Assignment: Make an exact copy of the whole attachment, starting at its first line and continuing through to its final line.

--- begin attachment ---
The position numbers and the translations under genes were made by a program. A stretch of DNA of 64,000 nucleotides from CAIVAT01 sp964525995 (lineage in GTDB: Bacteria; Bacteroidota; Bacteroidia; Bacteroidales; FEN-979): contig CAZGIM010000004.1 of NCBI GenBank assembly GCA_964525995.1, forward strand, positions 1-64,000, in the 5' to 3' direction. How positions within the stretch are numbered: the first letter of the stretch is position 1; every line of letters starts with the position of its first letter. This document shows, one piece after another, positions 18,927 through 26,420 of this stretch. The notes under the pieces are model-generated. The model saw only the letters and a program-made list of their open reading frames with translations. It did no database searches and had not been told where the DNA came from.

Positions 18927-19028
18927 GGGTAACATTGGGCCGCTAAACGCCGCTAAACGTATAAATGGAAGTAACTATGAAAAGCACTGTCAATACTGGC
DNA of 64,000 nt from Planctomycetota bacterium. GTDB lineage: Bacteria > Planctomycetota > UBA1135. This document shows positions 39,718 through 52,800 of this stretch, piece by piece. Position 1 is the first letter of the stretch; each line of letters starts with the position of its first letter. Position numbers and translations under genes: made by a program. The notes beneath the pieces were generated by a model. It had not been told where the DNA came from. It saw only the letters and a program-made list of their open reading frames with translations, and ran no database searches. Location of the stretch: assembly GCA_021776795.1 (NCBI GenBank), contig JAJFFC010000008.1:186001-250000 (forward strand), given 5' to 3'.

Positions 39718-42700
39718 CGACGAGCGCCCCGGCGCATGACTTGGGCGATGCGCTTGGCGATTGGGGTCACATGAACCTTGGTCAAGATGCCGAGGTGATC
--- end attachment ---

The position numbers and the translations under genes were made by a program. A stretch of DNA of 64,000 nucleotides from CAIVAT01 sp964525995 (lineage in GTDB: Bacteria; Bacteroidota; Bacteroidia; Bacteroidales; FEN-979): contig CAZGIM010000004.1 of NCBI GenBank assembly GCA_964525995.1, forward strand, positions 1-64,000, in the 5' to 3' direction. How positions within the stretch are numbered: the first letter of the stretch is position 1; every line of letters starts with the position of its first letter. This document shows, one piece after another, positions 18,927 through 26,420 of this stretch. The notes under the pieces are model-generated. The model saw only the letters and a program-made list of their open reading frames with translations. It did no database searches and had not been told where the DNA came from.

Positions 18927-19028
18927 GGGTAACATTGGGCCGCTAAACGCCGCTAAACGTATAAATGGAAGTAACTATGAAAAGCACTGTCAATACTGGC
DNA of 64,000 nt from Planctomycetota bacterium. GTDB lineage: Bacteria > Planctomycetota > UBA1135. This document shows positions 39,718 through 52,800 of this stretch, piece by piece. Position 1 is the first letter of the stretch; each line of letters starts with the position of its first letter. Position numbers and translations under genes: made by a program. The notes beneath the pieces were generated by a model. It had not been told where the DNA came from. It saw only the letters and a program-made list of their open reading frames with translations, and ran no database searches. Location of the stretch: assembly GCA_021776795.1 (NCBI GenBank), contig JAJFFC010000008.1:186001-250000 (forward strand), given 5' to 3'.

Positions 39718-42700
39718 CGACGAGCGCCCCGGCGCATGACTTGGGCGATGCGCTTGGCGATTGGGGTCACATGAACCTTGGTCAAGATGCCGAGGTGATC